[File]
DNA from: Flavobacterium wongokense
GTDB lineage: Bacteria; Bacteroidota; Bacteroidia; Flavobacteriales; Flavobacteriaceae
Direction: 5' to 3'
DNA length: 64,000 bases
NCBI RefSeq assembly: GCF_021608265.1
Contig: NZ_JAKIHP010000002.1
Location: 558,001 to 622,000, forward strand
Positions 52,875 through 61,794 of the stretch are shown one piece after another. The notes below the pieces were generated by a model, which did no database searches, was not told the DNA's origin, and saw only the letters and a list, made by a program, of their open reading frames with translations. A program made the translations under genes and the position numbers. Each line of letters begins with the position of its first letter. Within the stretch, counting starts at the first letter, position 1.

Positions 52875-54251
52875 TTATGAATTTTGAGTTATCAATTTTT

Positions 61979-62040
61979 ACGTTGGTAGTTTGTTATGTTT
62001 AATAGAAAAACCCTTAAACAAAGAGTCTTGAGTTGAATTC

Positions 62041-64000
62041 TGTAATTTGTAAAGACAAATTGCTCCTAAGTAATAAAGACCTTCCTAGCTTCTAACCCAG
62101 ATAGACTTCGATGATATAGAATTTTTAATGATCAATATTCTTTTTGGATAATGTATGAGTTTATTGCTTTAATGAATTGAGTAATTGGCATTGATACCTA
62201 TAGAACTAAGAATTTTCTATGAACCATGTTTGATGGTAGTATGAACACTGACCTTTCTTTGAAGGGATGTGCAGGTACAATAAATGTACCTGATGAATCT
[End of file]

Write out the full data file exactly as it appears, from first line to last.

DNA from: Flavobacterium wongokense
GTDB lineage: Bacteria; Bacteroidota; Bacteroidia; Flavobacteriales; Flavobacteriaceae
Direction: 5' to 3'
DNA length: 64,000 bases
NCBI RefSeq assembly: GCF_021608265.1
Contig: NZ_JAKIHP010000002.1
Location: 558,001 to 622,000, forward strand
Positions 52,875 through 61,794 of the stretch are shown one piece after another. The notes below the pieces were generated by a model, which did no database searches, was not told the DNA's origin, and saw only the letters and a list, made by a program, of their open reading frames with translations. A program made the translations under genes and the position numbers. Each line of letters begins with the position of its first letter. Within the stretch, counting starts at the first letter, position 1.

Positions 52875-54251
52875 TTATGAATTTTGAGTTATCAATTTTT

Positions 61979-62040
61979 ACGTTGGTAGTTTGTTATGTTT
62001 AATAGAAAAACCCTTAAACAAAGAGTCTTGAGTTGAATTC

Positions 62041-64000
62041 TGTAATTTGTAAAGACAAATTGCTCCTAAGTAATAAAGACCTTCCTAGCTTCTAACCCAG
62101 ATAGACTTCGATGATATAGAATTTTTAATGATCAATATTCTTTTTGGATAATGTATGAGTTTATTGCTTTAATGAATTGAGTAATTGGCATTGATACCTA
62201 TAGAACTAAGAATTTTCTATGAACCATGTTTGATGGTAGTATGAACACTGACCTTTCTTTGAAGGGATGTGCAGGTACAATAAATGTACCTGATGAATCT